A couple of days before my 5th birthday, I got the chance to perform on a stage for the first time. It was in a talent review put on by the Wabaningo Club of the Sylvan Beach neighborhood association. That was where my grandmother owned a beach cottage on Lake Michigan. I rehearsed the song “Happiness Is….” from the musical You’re a Good Man, Charlie Brown and performed it with 13 other little kids, including my sister, a second cousin, and the two daughters of my parent’s friends, the Pulvers. I know these details because I found the program online in the Wab Club’s archives. All I remember is standing on the stage and looking out at people’s faces, smiling at me. I saw a photo of this group performance hanging on the wall of the Pulvers’ cottage in 2007, 40 years later. I stuck out. I was a step in front of the whole line up, my eager face displaying a huge, open mouth. I guess I was kind of a ham.
The songs lists a bunch of cute, juvenile reasons for happiness. Two kinds of ice cream, five different crayons, getting along — “everything and anything at all that’s loved by you”. It rather assumes that things outside of you are what will make you happy. I bought into this idea pretty thoroughly, and I know a lot of others who did (and do), too. My list included having approval, good grades, someone who loves me, kids who are successful, good health, and a bunch of other stuff. I would get anxious, upset, and sometimes downright terrified if I felt that any of these conditions might end. In moments of loss, when something that had made me happy changed, I would often hear people comfort me by saying, “God loves you. It’s OK.” But again, that felt like something outside of me that I could lose, another idea of happiness that made me fret about whether I possessed it or not.
In a videotaped speech of Anthony de Mello’s, I heard about the idea of “attachment” and how we suffer from it. We suffer in the loss, the impermanence of our attachments. I’ve been thinking about this for about 10 years now. I think back on how the attachments I had to certain ways of being affected my parenting. We went through a lot of suffering as a family. I felt so angry that we couldn’t seem to do things according to my expectations. I rejected the way things were and tried to fix them. I asked God to fix them. And we kept suffering. Slowly, I began to loosen my grip. Finally, I prayed that I would be able to accept things as they are and be strong enough to accept the things that were to come, even though I was terrified of what that might be. Yes, Jim died. That was what I was fearing the most. Interestingly, when that became a reality instead of a fear, some of the suffering was relieved. More suffering was relieved when I began to look at other realities with less judgment and more acceptance. I am still working on the practice of non-attachment and the understanding of happiness. Here’s a quote that puts it quite simply:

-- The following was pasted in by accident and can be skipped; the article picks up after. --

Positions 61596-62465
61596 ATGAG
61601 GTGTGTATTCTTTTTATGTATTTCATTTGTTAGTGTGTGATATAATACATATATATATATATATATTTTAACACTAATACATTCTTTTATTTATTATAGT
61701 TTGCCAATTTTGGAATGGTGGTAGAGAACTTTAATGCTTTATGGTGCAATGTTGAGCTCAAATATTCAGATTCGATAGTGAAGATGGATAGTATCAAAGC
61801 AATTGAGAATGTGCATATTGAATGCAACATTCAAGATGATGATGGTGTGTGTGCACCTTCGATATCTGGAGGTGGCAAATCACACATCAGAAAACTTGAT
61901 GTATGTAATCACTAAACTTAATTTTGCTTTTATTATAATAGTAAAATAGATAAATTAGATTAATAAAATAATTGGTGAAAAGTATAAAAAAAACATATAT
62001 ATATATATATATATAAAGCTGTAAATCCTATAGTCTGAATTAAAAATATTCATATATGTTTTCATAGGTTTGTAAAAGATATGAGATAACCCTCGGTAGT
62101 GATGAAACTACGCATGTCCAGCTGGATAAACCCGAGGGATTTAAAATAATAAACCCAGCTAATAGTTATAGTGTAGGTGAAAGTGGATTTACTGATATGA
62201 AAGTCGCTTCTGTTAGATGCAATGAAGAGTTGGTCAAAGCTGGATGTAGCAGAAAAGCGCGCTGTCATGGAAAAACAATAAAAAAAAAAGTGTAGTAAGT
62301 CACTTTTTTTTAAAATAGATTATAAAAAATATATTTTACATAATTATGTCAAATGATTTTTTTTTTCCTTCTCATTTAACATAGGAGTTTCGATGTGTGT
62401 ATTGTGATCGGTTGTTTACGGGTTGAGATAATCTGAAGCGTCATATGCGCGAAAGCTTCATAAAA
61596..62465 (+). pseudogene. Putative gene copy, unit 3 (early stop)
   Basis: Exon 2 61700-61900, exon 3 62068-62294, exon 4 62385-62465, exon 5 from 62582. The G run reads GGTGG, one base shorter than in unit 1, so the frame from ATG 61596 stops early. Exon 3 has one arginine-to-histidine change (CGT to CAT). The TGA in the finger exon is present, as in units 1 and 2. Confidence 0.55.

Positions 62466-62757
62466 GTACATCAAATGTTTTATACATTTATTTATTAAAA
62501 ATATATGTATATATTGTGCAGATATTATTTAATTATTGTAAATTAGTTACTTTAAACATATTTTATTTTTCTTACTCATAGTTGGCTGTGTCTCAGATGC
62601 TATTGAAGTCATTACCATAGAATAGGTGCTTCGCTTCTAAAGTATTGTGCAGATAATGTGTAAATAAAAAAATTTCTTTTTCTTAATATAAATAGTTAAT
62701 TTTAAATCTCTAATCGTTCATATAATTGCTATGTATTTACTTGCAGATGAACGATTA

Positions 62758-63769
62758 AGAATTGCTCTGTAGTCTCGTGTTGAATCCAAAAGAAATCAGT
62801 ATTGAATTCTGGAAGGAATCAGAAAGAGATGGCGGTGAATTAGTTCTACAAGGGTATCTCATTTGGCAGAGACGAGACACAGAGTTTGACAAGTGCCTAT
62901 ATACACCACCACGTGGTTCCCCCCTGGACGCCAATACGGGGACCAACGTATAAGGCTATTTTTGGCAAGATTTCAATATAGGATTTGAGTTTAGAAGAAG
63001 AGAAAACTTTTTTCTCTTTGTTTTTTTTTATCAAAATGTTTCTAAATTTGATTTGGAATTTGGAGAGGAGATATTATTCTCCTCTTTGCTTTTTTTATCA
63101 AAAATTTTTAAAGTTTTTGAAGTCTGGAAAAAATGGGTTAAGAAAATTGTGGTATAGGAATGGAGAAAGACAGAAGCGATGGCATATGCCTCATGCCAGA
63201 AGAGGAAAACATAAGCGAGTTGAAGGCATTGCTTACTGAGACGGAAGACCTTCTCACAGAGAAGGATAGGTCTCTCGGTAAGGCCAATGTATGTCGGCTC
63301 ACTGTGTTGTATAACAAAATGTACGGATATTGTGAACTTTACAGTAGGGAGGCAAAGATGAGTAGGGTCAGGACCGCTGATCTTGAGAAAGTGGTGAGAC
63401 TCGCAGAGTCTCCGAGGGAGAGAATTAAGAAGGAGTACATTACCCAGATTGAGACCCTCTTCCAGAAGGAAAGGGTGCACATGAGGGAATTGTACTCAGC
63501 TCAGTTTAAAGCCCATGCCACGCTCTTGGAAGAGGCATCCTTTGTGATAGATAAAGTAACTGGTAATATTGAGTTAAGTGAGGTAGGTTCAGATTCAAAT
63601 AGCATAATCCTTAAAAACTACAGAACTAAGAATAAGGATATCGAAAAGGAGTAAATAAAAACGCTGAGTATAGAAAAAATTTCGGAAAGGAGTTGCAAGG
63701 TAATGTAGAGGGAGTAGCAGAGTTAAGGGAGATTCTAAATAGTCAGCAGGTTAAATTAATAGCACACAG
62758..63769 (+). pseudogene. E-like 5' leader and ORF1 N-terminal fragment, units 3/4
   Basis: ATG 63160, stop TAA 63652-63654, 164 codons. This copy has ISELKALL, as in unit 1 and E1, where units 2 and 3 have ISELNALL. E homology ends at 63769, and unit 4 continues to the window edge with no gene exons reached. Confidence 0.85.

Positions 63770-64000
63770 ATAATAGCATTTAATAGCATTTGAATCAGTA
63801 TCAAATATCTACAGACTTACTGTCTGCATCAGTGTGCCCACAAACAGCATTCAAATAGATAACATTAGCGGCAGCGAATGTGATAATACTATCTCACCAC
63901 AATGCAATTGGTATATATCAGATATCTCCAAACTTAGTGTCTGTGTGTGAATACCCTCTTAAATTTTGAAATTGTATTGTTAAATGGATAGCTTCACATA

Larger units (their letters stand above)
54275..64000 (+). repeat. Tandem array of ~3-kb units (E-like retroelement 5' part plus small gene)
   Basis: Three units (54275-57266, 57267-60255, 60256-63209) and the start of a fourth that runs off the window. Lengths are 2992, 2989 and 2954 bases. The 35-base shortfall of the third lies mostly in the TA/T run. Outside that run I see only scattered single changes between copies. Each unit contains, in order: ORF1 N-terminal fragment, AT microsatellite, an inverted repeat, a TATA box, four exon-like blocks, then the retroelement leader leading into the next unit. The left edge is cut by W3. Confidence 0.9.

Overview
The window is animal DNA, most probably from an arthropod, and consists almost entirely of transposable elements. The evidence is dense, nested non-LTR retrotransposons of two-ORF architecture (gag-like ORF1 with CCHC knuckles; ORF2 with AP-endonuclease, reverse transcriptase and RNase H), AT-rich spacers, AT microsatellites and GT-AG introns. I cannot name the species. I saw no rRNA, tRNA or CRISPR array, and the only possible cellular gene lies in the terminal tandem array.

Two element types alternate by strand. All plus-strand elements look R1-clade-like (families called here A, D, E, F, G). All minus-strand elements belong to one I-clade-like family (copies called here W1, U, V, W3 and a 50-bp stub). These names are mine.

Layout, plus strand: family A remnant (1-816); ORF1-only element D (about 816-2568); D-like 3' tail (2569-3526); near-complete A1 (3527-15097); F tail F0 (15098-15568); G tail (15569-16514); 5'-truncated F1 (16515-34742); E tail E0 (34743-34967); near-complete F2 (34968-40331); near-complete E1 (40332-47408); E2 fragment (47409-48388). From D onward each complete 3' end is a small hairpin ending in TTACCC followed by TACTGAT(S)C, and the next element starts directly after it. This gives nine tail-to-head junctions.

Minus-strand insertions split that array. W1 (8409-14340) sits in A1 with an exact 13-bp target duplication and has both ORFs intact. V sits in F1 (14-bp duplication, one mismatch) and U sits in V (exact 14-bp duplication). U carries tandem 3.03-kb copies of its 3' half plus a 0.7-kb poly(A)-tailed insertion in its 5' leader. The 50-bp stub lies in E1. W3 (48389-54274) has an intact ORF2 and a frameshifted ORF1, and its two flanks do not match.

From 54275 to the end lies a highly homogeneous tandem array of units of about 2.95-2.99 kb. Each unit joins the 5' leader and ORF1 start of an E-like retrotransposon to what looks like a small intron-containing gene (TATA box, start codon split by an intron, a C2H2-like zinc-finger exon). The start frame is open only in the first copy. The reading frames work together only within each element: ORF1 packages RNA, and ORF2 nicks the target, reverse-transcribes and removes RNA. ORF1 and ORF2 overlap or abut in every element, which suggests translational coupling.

“The Kingdom of God is also said to be like a treasure that someone finds and hides in a field. Then, in his joy, he sells all he has and buys that field. If you are capable of touching that treasure, you know that nothing can be compared to it. It is the source of true joy, true peace, and true happiness. Once you have touched it, you realize that all the things you have considered to be conditions for your happiness are nothing. They may even be obstacles for your own happiness, and you can get rid of them without regret. We are all looking for the conditions for our own happiness, and we know what things have made us suffer. But we have not yet seen or touched the treasure of happiness. When we touch it, even once, we know that we have the capacity of letting go of everything else.
“That treasure of happiness, the Kingdom of Heaven, may be called the ultimate dimension of reality. When you see only waves, you might miss the water. But if you are mindful, you will be able to touch the water within the waves as well. Once you are capable of touching the water, you will not mind the coming and going of the waves. You are no longer concerned about the birth and the death of the wave. You are no longer afraid. You are no longer upset about the beginning or the end of the wave, or that the wave is higher or lower, more or less beautiful. You are capable of letting these ideas go because you have already touched the water.” — Thich Nhat Hahn Living Buddha, Living Christ
Anthony de Mello quoted Kabir, an Eastern poet, saying, “I laughed when they told me the fish in the water was thirsty.” I keep thinking about that one…